Opioid dependence is a serious public health problem, particularly with the dramatic rise in prescription opioid abuse, but long-term opioid agonist maintenance with methadone or buprenorphine (BUP) may not be optimal for many prescription opioid abusers. Yet current opioid detoxification strategies are limited by high relapse rates and/or lack of efficacy in relieving subjective symptoms. In addition, antagonist maintenance with naltrexone (NTX), which may be an optimal longer-term strategy for this population, requires prior opioid detoxification and has been associated with relatively poor outcomes in heroin abusers. This application takes a novel, broad approach to address the problem of prescription opioid dependence by determining the 1) utility of adjunct gabapentin (GBP) during outpatient BUP detoxification to improve initial outcomes and 2) feasibility of transitioning prescription opioid -dependent patients to depot NTX following detoxification, which may improve longer-term outcomes. GBP, an N-type calcium channel blocker with low abuse potential, potentiates opioid analgesia, decreases both postoperative morphine consumption and movement-related pain, and reverses tolerance to the antinociceptive effects of morphine. GBP is also well tolerated and effective in reducing craving and illicit opioid use in pilot detoxification trials. The efficacy and tolerability of adjunct GBP during BUP-assisted detoxification and the feasibility of subsequent transition to depot NTX therapy in prescription opioid -dependent participants will be assessed. This 12-week, randomized, placebo-controlled clinical trial will determine the potential utility of adjunct GBP in 150 prescription opioid -dependent individuals undergoing outpatient BUP detoxification and whether transition to short-term depot NTX therapy is feasible. Our three specific aims are to determine (1) the efficacy and tolerability of GBP to reduce craving and illicit use of opioids in prescription opioid-dependent individuals undergoing outpatient BUP detoxification; (2) acceptability and feasibility of transition to, and short-term maintenance on, depot NTX following detoxification; and (3) prognosticators of completion of the BUP taper, successful induction onto depot NTX, symptomatology, and longer-term outcomes. Currently, the only FDA-approved medications for the treatment of opioid withdrawal are the opioid agonists methadone and BUP, both of which have abuse liability, and NTX, which can produce low levels of withdrawal-like symptoms, especially early in treatment. Findings, if positive, will support further development of GBP as an adjunct medication as well as provide an integrated, seamless approach to outpatient prescription opioid-dependence treatment. Ultimately, this work could impact the addiction field by providing both procedural and pharmacological tools for treating prescription opioid dependence that significantly improve outpatient detoxification outcomes and markedly enhance access and transition to NTX therapy. This would shift clinical practice, establishing an effective adjunct regimen for BUP detoxification and an integrated approach for transition to NTX therapy. GBP may also be clinically useful for other situations where opioid withdrawal is a concern.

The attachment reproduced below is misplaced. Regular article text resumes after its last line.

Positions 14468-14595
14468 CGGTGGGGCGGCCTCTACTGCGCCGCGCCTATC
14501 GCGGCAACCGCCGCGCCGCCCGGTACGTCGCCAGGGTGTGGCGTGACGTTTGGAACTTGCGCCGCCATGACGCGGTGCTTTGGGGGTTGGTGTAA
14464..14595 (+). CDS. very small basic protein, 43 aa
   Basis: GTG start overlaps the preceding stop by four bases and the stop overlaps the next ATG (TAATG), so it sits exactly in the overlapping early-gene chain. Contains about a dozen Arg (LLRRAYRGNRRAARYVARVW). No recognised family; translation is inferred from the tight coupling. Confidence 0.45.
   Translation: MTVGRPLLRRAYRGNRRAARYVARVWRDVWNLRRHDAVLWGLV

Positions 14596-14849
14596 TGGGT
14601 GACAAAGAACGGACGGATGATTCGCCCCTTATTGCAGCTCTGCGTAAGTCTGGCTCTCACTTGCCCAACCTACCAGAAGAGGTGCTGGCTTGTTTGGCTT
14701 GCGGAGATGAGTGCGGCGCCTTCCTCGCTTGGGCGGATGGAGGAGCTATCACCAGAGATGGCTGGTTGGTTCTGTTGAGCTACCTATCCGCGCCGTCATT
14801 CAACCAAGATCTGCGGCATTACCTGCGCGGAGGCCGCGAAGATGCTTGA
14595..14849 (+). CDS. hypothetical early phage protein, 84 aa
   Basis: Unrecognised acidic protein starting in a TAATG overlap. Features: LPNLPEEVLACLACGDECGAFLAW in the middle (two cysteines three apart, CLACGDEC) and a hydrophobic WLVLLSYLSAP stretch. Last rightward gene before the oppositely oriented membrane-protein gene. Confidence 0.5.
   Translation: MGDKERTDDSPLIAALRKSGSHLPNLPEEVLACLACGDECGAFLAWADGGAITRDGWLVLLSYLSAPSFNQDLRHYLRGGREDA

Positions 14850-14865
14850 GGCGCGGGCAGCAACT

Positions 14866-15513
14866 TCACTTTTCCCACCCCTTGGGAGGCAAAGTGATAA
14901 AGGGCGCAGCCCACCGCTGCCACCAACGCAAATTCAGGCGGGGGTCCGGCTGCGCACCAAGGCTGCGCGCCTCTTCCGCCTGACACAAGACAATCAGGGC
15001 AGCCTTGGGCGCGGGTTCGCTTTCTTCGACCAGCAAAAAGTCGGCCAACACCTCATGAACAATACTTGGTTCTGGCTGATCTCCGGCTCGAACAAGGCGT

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Study Type : Interventional  (Clinical Trial)